Open Science: Not the answer to inequity?

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Open Science has equity as a key aim but might in some circumstances actually endanger it. Less well-resourced researchers, institutions and regions as well as women and young researchers are most at risk.

 

Open Science needs resources, such as funding, time, knowledge, skills, and the traditionally advantaged people usually have more of them. Thus, their privilege indicates that they are the ones to benefit most.  How can we avoid the dynamic of the rich getting richer, known as the Matthew effect?

The EU-funded project ON-MERRIT aims at contributing to an equitable scientific system that rewards researchers based on merit. For this purpose, it investigates the impact of Open Science practices using scientometric, sociological and other approaches. As part of the project, researchers from Know-Center, Graz University of Technology and The Open University, UK, systematically scoped 105 scientific papers and, for the first time, synthesised knowledge to date on this subject. Key points include:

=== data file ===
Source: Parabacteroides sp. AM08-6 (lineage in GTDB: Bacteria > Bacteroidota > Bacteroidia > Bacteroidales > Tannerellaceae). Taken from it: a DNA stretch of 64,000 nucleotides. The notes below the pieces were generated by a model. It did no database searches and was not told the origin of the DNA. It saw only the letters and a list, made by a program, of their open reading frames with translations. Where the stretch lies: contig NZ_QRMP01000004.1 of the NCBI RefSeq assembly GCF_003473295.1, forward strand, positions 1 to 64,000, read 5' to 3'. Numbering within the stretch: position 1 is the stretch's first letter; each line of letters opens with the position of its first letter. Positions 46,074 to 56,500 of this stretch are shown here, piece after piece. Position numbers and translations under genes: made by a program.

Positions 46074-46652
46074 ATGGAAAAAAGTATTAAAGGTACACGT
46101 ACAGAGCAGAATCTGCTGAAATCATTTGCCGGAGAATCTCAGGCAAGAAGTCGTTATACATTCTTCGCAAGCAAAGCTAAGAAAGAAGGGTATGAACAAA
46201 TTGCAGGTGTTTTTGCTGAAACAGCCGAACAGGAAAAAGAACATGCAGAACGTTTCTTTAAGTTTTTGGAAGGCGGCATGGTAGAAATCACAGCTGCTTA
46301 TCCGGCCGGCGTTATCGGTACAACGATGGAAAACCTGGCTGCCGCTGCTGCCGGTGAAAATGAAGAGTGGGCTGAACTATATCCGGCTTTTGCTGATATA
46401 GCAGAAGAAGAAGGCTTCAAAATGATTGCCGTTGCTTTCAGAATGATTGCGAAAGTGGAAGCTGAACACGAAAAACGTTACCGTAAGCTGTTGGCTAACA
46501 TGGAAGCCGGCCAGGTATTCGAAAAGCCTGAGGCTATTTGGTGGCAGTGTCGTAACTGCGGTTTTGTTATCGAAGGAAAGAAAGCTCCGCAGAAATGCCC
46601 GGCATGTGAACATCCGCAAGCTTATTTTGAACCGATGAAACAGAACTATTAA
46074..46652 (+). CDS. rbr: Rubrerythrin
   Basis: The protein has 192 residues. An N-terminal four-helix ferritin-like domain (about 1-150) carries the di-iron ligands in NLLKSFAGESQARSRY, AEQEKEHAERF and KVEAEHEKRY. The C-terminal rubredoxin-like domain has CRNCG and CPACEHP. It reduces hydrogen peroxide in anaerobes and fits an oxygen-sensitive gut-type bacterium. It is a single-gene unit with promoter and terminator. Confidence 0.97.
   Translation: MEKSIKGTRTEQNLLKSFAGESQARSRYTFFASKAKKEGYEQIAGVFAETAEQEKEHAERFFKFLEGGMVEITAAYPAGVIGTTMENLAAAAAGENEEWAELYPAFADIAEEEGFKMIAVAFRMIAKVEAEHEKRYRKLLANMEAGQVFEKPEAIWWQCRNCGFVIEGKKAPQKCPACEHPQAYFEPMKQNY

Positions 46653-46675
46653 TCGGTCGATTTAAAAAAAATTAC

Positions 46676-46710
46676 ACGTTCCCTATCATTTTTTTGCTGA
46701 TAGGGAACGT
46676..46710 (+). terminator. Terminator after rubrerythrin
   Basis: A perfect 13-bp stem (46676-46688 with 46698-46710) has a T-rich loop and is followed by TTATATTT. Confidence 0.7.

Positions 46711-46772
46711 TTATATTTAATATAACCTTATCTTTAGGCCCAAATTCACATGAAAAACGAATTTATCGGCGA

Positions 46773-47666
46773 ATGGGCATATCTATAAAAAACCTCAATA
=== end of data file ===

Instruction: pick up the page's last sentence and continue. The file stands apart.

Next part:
• High costs of participation: Open Science is resource-intensive in terms of infrastructure, support, training. Even exploiting resources like Open Data is strongly linked to access to infrastructure and data-literacy. Less well-resourced institutions and regions are hence placed at a disadvantage.
  • Discriminatory business models: The author-pays model of Open Access is exclusionary and risks stratifying authorship patterns.
  • Disciplinary differences: Meanings and limits of openness are not uniform across disciplines. Uncritically extending quantitative standards and methodologies may obscure necessary interpretive work or further devalue qualitative approaches.
  • Lack of reward structures: Open Science infrastructures often rely on short-term project funding or volunteer labour which is not properly rewarded within current incentive structures.
  • Privileging of economic aims: Open Science is accused of enabling commodification and marketisation of research knowledge as an economic resource to be exploited rather than as a common good for the well-being of humanity. Industry is free to take up Open Science or not, privileging economic over epistemic aims.

According to the authors these issues do not diminish the overall importance of Open Science, but they do highlight the need for nuance and care in implementing it. Further results of the project will provide recommendations on what researchers, institutions and research funders can do to mitigate these effects.

 

Study: Tony Ross-Hellauer, Stefan Reichmann, Nicki Lisa Cole, Angela Fessl, Thomas Klebel, Nancy Pontika (2022). Dynamics of Cumulative Advantage and Threats to Equity in Open Science: A Scoping Review. Royal Society Open Science.

 

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